Adedayo Akinwale in Abuja
Following the decision of South Africa to close its missions in Abuja and the Consulate in Lagos, its Minister of International Relation and Cooperation, Dr. Naledi Pandor, has revealed that there was no direct ‘physical threat’ to any of its diplomats and citizens in Nigeria.
Pandor, in a statement issued on Thursday by the Department of International Relations and Cooperation, said that both offices were closed on Tuesday, following concerns reported to the minister by officials at both missions.
She however expressed disappointment over the decision of her country to support the closure of the mission in Abuja and the Consulate in Lagos.
Pandor noted that the decision followed the receipt of threats against the mission staff as well as the property of South Africa.
She noted: “After extensive consultations with relevant stakeholders as well as a security assessment of threats, the Mission and the Department took the decision to close the offices.
“At this point, there has been no direct physical threat to any of our diplomats and citizens. However, we view their safety as a priority and have thus taken the precautionary measure of closing, while the situation remains somewhat unpredictable.”
Pandor however expressed displeasure at misleading reports circulating on social media about a direct physical attack on the acting head of mission, adding that these reports are totally false, as are reports of vandalism at the Commission in Abuja and the Consulate in Lagos.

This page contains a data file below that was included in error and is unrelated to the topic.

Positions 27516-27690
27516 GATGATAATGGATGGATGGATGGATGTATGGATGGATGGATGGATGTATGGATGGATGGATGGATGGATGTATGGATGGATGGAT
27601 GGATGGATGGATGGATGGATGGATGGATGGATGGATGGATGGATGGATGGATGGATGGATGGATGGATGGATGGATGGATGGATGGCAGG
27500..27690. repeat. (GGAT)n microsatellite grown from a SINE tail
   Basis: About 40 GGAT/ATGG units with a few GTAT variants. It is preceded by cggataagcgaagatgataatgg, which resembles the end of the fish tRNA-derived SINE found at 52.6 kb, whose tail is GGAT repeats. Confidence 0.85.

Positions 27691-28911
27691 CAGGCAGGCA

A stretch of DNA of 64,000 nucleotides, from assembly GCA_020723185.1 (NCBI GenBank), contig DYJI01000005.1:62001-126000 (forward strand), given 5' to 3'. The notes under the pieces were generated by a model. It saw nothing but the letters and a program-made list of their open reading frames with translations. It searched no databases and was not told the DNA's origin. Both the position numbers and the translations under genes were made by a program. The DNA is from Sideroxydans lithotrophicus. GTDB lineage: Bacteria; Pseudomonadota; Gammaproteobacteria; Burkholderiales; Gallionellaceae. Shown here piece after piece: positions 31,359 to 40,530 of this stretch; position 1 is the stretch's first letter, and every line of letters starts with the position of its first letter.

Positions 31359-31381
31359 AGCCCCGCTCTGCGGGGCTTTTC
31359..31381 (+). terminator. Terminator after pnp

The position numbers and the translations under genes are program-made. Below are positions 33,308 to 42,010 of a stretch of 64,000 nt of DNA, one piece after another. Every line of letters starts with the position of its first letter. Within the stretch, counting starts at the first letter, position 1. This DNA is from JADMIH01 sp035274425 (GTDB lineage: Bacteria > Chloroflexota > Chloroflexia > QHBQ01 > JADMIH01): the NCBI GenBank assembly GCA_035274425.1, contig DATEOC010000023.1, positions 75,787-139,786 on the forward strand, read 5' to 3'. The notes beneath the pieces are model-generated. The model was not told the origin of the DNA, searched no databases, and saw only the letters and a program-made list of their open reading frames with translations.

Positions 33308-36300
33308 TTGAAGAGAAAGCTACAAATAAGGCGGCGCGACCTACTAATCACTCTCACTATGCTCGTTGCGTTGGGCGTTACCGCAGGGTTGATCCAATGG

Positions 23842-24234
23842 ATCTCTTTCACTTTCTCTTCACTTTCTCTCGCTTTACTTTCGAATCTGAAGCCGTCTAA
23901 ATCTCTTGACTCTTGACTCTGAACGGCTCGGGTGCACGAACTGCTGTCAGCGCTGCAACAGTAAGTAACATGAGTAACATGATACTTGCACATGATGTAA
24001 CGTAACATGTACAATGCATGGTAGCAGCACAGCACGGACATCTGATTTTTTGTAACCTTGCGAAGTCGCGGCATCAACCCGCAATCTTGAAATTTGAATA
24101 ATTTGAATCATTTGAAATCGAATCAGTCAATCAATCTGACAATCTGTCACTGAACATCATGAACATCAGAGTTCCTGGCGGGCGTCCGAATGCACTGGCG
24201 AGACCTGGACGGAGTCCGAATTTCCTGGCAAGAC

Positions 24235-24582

She stressed that the acting head of mission is in constant communication with the department and with the authorities in Nigeria, who are providing extra security at South African offices.
She revealed further that the department has received reports of marches by demonstrators to South African companies as well as attempts to attack them, noting that her government is communicating with businesses that have branches in Nigeria and have requested their senior managers to remain in close contact with the department and the ministry.
According to her, “It is established tradition in foreign policy that diplomatic missions should enjoy protection from the host country and while we remain perturbed at the threats directed at our missions, we are grateful to note that the security forces and the government of Nigeria are upholding this long-established practice of foreign policy.”
Pandor noted that the department and the ministry would remain in constant contact with their representatives and would continue to assess the situation on the ground and provide feedback as new information becomes available.
She said she plans to meet the African Heads of Mission to South Africa as early as next week.